One question people keep asking is how the new GHS-compliant shipping labels required by OSHA’s new Hazard Communication 2012 regulation will affect the use of other labeling systems, including the labeling system required by the Department of Transportation (DOT) and the commonly known National Fire Protection Association (NFPA) and Hazardous Materials Identification System (HMIS) labels.
The question is even more interesting and timelier because OSHA recently published a Brief that announced they plan to make a small change to the new HazCom regulation involving DOT labels.
So without further ado, let’s get down to business and explain what’s what.
The GHS-Compliant Shipping Labels
The first thing you need to know is that the new regulation requires that chemical manufacturers, importers, and distributors put a GHS-compliant shipping label on every chemical container they ship.
These GHS-compliant shipping labels are the new labels you’ve heard so much about, and they include standard elements, including a product identifier, supplier identification, precautionary statement(s), hazard pictograms, a signal word, hazard statement(s), and supplemental information (that last one is optional). If that all sounds new to you, check out this earlier post.
GHS Shipping Labels and DOT Transport Labels
Once the chemical containers are labeled with GHS-compliant shipping labels and prepared for transportation, it’s important to know that both OSHA HazCom labeling requirements and DOT’s labeling requirements are in effect. So both labeling systems will be used.
However, it’s also important to understand how those labeling systems will “coexist,” particularly in two situations.
The first situation is when the GHS-compliant labeled chemical containers are put inside a larger, “outside” container for shipping. For example, when four labeled plastic gallon containers are put inside a larger, “outside” cardboard box. In that situation, the GHS-compliant shipping labels are on the smaller, “inside” containers, and a DOT label will be on the outside box.
The second situation is when you’ve got a larger chemical container that won’t be put into a separate, “outer” container for shipping. An example is a large chemical tote or a 55-gallon drum. In this case, BOTH the GHS-compliant shipping label and the DOT transport label will go on the same container.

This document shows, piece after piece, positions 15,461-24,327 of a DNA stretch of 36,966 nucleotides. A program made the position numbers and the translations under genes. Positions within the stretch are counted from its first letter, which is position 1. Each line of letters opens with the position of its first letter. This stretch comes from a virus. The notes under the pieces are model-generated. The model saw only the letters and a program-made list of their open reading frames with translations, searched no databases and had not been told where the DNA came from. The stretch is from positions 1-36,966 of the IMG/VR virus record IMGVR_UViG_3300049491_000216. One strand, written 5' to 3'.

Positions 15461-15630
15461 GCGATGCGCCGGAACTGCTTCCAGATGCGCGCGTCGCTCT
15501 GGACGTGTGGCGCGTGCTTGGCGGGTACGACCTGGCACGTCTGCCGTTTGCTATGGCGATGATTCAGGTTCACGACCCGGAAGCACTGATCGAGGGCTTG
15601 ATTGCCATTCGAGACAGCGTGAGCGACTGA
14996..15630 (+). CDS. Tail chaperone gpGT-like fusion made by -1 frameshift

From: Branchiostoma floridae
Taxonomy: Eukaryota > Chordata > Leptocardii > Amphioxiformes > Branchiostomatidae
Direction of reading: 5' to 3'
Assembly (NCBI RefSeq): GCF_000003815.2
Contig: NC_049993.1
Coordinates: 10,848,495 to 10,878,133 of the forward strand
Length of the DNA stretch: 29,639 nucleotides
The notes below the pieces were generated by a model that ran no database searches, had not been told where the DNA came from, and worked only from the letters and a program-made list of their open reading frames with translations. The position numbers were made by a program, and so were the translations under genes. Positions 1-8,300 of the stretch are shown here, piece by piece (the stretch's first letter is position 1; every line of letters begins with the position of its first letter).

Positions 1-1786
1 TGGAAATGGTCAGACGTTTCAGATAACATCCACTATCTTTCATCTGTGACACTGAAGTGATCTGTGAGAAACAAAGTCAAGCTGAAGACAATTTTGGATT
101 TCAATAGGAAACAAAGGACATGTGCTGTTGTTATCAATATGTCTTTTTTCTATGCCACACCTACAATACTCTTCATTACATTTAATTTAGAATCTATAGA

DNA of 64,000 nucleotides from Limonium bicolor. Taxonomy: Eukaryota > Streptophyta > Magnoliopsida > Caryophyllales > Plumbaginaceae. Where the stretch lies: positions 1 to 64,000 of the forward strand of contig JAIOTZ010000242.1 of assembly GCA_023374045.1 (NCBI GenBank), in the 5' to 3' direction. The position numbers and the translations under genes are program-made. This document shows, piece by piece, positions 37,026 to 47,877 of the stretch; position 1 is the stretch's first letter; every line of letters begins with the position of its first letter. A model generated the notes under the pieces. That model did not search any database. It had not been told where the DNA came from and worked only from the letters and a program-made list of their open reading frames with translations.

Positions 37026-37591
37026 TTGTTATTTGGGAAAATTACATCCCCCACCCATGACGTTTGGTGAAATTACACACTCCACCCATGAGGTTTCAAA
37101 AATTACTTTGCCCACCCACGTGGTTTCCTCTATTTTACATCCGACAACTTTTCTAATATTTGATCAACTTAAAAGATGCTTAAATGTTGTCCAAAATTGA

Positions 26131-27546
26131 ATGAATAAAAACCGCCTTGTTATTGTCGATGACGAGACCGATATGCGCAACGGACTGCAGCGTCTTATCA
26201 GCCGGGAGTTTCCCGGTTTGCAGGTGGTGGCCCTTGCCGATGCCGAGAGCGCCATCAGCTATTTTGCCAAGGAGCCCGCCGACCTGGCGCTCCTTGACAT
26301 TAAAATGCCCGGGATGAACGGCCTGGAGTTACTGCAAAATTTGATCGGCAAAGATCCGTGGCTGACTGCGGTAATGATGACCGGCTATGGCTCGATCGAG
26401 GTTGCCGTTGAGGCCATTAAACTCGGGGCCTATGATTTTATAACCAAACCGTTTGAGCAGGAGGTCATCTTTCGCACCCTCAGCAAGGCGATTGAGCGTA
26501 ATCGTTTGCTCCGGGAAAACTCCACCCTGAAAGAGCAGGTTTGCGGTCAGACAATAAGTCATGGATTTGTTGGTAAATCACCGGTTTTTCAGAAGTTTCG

But, it’s not quite that simple, as explained in OSHA’s recent brief on HazCom 2012 labels and pictograms. As the regulation is written today, when both labels are on the same container, the GHS-complaint label is NOT supposed to have the GHS pictograms on it. But, OSHA has announced that they plan to change that regulation so that the appropriate pictograms will appear on each label, and OSHA will not enforce this part of the current regulation. Read here for more information on that.
GHS Shipping Labels and Alternative Workplace Labels Including NFPA and HMIS
Once the chemical has been transported and has reached a workplace, the employer has a few labeling options.
One is to keep using the GHS-complaint shipping label from the manufacturer, and another is to use a similar label with all the same elements on it.
In addition, however, employers are allowed to use what OSHA calls alternative workplace labeling systems, and these include the NFPA and HMIS labels. The following is directly from OSHA’s website: “Alternative labeling systems such as the National Fire Protection Association (NFPA) 704 Hazard Rating and the Hazardous Material Information System (HMIS) are permitted for workplace containers. However, the information supplied on these labels must be consistent with the revised HCS, e.g., no conflicting hazard warnings or pictograms.”
Late-breaking news: After the publication of this blog post, OSHA held a July 25 webinar discussing GHS and HazCom 2012. During that webinar, OSHA health scientist Kathy Landkrohn (Office of Chemical Hazards – Metals) said that “HMIS labels and NFPA ratings, by themselves, are not sufficient for workplace labels” (go to the 48:00 point of the webinar to hear her talk about this).
Still curious? Here’s a related article written by the NFPA about NFPA 70 and HazCom 2012/GHS labels.